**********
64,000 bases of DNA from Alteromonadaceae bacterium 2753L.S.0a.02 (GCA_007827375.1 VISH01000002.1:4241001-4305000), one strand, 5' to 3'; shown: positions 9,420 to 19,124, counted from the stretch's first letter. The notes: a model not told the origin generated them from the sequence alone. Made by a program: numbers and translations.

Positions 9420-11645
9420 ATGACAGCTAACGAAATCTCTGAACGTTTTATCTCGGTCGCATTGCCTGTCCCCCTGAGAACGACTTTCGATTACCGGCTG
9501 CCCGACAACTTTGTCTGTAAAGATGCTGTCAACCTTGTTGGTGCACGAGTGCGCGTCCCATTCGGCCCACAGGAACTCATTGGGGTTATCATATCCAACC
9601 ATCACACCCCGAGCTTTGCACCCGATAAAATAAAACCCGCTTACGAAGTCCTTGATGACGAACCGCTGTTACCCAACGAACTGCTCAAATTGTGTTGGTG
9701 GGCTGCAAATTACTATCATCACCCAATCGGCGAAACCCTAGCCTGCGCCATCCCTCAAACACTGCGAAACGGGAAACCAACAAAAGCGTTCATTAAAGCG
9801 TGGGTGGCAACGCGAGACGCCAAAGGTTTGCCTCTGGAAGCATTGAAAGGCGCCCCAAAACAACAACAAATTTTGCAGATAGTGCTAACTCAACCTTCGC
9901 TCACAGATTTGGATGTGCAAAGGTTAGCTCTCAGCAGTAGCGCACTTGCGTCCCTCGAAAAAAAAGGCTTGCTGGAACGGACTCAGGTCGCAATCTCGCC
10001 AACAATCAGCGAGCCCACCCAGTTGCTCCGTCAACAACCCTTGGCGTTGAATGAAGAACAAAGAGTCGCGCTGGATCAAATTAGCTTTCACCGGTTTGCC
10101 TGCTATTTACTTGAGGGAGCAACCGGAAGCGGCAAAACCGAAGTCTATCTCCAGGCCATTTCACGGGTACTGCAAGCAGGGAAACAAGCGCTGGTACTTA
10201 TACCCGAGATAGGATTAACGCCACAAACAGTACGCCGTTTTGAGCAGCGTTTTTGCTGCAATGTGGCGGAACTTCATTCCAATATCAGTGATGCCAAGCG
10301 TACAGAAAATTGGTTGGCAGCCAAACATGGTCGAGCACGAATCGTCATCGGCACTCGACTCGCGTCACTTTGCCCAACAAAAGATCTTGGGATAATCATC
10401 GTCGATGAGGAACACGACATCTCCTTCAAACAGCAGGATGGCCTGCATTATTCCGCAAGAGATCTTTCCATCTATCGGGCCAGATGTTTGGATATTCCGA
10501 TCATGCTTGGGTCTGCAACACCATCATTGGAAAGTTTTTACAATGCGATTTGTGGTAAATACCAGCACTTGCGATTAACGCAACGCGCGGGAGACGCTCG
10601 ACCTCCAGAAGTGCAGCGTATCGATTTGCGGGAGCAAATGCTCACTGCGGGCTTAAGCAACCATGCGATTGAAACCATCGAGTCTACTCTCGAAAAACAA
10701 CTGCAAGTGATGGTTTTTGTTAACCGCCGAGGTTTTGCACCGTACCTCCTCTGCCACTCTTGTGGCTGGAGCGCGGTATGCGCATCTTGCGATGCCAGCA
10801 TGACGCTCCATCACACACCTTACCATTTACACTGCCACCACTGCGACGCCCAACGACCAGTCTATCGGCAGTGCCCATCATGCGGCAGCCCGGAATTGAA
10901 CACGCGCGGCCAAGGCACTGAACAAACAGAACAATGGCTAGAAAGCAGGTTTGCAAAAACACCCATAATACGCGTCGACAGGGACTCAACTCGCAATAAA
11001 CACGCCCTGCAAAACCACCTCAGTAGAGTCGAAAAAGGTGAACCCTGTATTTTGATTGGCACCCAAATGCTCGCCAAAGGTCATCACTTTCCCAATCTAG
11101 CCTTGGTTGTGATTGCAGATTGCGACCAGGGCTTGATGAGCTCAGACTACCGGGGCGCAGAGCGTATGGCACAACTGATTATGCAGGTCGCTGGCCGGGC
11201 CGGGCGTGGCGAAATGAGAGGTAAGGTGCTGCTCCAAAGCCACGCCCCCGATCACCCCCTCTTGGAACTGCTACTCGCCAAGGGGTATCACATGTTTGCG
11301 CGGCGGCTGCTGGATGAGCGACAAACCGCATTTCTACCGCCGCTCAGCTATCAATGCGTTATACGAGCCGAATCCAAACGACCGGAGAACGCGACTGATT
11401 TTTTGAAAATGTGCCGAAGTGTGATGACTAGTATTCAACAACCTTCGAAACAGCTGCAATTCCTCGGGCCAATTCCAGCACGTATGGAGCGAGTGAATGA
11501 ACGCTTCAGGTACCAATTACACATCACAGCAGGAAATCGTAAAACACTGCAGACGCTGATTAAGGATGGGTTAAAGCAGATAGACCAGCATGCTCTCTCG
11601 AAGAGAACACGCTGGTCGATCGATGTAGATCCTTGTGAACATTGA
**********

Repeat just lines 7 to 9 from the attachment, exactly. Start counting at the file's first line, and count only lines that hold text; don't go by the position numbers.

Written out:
9801 TGGGTGGCAACGCGAGACGCCAAAGGTTTGCCTCTGGAAGCATTGAAAGGCGCCCCAAAACAACAACAAATTTTGCAGATAGTGCTAACTCAACCTTCGC
9901 TCACAGATTTGGATGTGCAAAGGTTAGCTCTCAGCAGTAGCGCACTTGCGTCCCTCGAAAAAAAAGGCTTGCTGGAACGGACTCAGGTCGCAATCTCGCC
10001 AACAATCAGCGAGCCCACCCAGTTGCTCCGTCAACAACCCTTGGCGTTGAATGAAGAACAAAGAGTCGCGCTGGATCAAATTAGCTTTCACCGGTTTGCC